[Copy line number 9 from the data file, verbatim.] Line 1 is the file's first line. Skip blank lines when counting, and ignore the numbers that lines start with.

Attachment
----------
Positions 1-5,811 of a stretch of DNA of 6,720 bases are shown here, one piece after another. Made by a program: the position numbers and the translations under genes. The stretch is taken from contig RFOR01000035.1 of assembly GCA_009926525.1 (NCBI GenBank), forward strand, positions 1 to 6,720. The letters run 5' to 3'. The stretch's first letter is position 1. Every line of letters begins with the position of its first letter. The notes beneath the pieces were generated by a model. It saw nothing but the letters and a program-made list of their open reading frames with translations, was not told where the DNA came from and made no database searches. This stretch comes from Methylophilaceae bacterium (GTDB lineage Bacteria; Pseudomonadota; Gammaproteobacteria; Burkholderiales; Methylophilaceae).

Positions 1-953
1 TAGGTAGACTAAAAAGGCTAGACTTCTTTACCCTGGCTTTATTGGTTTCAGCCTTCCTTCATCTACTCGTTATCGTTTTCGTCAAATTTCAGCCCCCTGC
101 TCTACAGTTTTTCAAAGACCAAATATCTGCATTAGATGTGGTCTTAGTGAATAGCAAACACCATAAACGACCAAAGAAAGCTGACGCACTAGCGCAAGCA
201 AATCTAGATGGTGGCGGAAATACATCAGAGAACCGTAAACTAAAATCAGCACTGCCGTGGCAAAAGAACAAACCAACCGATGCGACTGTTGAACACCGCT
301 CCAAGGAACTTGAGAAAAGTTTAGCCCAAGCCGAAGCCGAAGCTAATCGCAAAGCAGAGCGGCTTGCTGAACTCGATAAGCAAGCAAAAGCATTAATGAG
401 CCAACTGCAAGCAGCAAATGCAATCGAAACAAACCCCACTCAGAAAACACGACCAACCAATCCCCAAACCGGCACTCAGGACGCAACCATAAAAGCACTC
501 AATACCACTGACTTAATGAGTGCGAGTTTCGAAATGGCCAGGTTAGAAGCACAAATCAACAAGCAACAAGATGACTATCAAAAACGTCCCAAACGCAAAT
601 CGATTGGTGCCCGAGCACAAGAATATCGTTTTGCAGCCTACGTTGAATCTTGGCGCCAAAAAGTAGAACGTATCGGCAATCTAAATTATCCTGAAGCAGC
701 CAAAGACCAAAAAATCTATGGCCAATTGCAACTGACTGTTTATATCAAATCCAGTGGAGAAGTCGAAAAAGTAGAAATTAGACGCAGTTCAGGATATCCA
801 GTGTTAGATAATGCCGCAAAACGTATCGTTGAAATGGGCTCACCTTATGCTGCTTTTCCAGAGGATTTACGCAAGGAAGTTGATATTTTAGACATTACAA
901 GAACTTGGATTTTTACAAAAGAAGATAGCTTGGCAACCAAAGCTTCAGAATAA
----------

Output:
601 CGATTGGTGCCCGAGCACAAGAATATCGTTTTGCAGCCTACGTTGAATCTTGGCGCCAAAAAGTAGAACGTATCGGCAATCTAAATTATCCTGAAGCAGC